As the weather gets colder, we need to think about how we can help our pets stay healthy throughout winter. We also need to provide our elderly or unwell pets with extra care, as they are more vulnerable to the effects of cold and icy conditions. To keep our pets safe there are several small changes that we can make that will allow us all to enjoy winter.

Antifreeze Poisoning

Ethylene glycol is commonly found in antifreeze products, such as screen wash. It is a highly toxic substance so it only takes a small amount to poison an animal. Unfortunately, pets are attracted to ethylene glycol because of its sweet taste, which makes them more likely to ingest it if they come across an accidental spillage.

Signs of antifreeze poisoning:

Quiet in self Changed behaviour
Increased drinking
Not urinating
Seizures (fits)

Unfortunately, the prognosis for recovery is poor for more advanced cases but the earlier treatment is started the better the chance of recovery. If you suspect that your pet has swallowed any ethylene glycol then you should contact us immediately for emergency veterinary advice.

Exercising pets safely

During the winter months, we often need to exercise our dogs when it is dark. To stay safe, make sure that you and your dog can be seen, especially when walking by the road. Think about using a Hi-Viz coat or light-up collar to ensure that your dog can be seen.

Dark winter nights can be unpleasant for us but they can also be confusing for our dogs too. We advise you to keep your dog on a lead when it is dark, to stop them from running off. This will help prevent any road traffic accidents from occurring as a result of your pet not being seen.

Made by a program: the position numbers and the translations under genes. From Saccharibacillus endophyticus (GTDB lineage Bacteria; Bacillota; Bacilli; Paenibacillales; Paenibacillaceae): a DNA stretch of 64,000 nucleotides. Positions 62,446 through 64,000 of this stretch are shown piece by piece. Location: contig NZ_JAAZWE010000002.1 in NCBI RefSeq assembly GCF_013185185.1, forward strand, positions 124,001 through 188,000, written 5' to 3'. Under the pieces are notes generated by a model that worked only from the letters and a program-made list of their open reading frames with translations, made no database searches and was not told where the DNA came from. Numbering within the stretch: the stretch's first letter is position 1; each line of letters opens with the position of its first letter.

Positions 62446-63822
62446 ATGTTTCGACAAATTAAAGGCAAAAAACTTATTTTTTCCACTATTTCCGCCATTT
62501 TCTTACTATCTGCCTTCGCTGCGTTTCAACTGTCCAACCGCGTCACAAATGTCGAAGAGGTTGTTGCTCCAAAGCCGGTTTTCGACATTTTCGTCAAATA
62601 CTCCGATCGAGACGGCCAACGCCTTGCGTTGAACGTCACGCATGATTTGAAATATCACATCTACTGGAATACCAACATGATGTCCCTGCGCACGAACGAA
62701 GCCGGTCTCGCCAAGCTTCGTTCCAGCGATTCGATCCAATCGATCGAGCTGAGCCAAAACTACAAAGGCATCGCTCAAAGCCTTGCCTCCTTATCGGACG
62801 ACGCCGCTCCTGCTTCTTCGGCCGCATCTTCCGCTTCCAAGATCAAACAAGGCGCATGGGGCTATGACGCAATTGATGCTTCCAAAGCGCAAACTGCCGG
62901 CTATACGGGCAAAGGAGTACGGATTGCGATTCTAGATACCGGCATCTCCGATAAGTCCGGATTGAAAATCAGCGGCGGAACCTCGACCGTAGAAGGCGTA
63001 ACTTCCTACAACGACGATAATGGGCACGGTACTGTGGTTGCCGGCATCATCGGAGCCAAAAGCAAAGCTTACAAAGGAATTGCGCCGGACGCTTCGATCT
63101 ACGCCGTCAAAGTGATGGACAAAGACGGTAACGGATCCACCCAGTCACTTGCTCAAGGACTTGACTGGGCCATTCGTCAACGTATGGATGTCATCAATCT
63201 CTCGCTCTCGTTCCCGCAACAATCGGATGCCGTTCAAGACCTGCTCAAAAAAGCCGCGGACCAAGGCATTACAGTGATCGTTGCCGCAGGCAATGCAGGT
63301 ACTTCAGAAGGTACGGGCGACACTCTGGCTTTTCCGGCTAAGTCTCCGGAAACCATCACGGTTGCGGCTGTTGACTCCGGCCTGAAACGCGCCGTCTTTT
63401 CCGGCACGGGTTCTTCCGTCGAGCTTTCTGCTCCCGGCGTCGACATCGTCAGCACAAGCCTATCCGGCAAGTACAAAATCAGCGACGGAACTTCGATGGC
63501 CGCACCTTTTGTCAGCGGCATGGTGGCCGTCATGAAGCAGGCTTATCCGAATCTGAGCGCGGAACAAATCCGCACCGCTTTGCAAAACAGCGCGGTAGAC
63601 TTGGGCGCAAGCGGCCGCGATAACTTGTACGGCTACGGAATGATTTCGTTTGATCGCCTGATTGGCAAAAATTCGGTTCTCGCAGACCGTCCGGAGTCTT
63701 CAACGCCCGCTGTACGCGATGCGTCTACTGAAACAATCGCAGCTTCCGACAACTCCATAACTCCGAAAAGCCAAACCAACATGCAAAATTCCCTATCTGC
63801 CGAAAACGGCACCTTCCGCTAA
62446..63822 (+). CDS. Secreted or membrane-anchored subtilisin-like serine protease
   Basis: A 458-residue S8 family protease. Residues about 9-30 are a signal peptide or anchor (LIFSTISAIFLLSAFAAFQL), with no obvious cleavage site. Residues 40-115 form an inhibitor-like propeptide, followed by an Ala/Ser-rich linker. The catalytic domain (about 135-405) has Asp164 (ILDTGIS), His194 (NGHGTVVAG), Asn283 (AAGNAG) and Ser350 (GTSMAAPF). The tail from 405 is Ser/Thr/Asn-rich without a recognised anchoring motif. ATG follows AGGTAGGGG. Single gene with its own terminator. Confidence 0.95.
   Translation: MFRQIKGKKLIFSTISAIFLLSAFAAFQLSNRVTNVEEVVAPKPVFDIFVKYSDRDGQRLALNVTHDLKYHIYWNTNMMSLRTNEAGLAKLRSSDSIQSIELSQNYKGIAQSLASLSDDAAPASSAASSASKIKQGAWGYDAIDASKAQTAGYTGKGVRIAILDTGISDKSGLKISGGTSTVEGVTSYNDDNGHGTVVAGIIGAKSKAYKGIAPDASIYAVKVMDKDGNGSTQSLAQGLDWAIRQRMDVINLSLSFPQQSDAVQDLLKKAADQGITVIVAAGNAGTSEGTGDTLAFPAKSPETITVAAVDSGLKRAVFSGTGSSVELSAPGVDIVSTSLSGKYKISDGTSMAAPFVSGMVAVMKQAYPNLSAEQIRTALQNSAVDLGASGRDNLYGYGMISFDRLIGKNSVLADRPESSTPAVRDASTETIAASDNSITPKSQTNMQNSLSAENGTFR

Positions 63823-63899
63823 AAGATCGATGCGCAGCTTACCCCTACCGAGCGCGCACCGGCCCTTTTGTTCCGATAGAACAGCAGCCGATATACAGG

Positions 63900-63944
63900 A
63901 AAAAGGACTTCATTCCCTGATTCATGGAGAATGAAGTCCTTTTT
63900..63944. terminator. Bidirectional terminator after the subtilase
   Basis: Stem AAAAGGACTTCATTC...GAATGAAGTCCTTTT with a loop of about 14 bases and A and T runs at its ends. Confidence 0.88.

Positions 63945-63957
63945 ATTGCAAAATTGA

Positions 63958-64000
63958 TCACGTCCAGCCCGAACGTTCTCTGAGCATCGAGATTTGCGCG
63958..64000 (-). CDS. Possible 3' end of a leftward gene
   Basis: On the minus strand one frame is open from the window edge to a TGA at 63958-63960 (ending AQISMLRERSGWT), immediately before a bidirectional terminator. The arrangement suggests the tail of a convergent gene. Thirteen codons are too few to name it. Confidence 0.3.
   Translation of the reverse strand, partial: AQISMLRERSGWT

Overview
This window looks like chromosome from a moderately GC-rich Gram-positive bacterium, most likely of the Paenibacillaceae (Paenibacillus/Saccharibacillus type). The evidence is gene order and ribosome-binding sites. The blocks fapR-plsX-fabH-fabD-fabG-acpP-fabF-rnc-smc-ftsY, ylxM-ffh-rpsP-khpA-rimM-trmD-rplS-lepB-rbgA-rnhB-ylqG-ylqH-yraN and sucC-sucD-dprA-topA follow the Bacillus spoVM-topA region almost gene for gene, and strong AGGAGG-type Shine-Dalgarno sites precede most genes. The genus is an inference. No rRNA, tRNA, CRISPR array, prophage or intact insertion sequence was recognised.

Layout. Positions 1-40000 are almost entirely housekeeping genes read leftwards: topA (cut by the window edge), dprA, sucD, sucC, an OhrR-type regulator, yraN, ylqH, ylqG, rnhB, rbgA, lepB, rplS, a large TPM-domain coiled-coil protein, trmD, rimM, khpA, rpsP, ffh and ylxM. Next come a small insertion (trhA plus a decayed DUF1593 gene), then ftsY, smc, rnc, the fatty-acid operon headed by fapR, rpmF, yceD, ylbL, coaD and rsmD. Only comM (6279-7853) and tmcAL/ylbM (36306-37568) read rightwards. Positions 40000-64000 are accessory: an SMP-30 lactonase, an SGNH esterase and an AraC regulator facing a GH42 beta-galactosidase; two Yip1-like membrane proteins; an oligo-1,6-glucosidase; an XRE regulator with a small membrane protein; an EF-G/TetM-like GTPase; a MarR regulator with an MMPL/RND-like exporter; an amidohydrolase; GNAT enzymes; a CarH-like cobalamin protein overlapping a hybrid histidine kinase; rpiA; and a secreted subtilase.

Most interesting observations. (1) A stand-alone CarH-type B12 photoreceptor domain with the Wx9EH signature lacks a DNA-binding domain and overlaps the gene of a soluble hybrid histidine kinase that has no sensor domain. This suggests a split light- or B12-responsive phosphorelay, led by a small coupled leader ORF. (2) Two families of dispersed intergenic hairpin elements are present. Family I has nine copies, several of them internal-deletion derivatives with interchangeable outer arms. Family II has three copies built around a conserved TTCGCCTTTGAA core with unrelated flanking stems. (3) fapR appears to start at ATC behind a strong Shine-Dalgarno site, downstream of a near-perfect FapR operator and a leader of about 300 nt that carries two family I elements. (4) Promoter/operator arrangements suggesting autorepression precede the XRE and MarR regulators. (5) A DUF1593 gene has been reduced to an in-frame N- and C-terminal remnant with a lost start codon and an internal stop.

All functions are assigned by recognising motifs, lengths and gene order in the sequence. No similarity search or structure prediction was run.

Avoiding hypothermia

Most dogs can tolerate the cold weather for short amounts of time without the need for a coat, unless they are going to be spending a long time outside. However, thin-haired dogs, such as Sighthounds, and elderly or unwell pets will need a coat whenever they go outside in extremely cold weather. This will help prevent them from developing hypothermia.

Outdoor cats are also at risk of developing hypothermia if they spend a long time outside without access to shelter. They are also at risk of becoming trapped somewhere if they try to seek a warm place to hide. To help protect your cat you should ensure that they have constant access to your house or a warm sheltered area. If you are unable to provide your cat with a sheltered area then it is best to keep them indoors during winter. Remember to offer all cats a litter tray during winter, as they might not want to venture outside to the toilet in the cold weather.

Ice and snow hazards

Icy or snowy weather does require extra vigilance when out and about. Dogs can still have fun in this weather but they need to have their feet regularly checked, as snow can clump between their toes, making it uncomfortable and painful for your pet to walk. You should also check your pet’s footpads for any signs of sores after walking in icy or snowy conditions.